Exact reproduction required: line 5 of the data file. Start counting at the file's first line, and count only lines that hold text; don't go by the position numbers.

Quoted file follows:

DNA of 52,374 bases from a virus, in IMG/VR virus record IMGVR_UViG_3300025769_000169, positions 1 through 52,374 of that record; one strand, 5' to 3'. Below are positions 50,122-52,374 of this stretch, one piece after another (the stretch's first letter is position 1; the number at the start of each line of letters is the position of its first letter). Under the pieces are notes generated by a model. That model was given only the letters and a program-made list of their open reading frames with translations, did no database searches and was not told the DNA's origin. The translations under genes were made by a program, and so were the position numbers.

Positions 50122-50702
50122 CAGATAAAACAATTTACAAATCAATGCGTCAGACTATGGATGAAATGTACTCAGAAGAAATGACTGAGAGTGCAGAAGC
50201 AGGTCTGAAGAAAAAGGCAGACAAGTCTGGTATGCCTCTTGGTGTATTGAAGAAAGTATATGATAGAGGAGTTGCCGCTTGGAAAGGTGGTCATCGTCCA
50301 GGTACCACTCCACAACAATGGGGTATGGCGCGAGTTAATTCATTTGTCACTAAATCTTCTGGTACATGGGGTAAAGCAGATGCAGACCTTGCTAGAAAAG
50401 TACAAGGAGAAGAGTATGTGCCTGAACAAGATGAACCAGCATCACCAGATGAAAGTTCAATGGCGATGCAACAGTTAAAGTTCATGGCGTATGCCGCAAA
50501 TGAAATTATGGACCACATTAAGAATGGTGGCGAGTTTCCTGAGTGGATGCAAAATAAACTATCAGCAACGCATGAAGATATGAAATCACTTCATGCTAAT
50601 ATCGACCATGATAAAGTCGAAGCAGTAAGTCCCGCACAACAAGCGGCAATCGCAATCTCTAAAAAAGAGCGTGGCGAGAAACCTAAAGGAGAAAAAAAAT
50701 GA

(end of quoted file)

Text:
50301 GGTACCACTCCACAACAATGGGGTATGGCGCGAGTTAATTCATTTGTCACTAAATCTTCTGGTACATGGGGTAAAGCAGATGCAGACCTTGCTAGAAAAG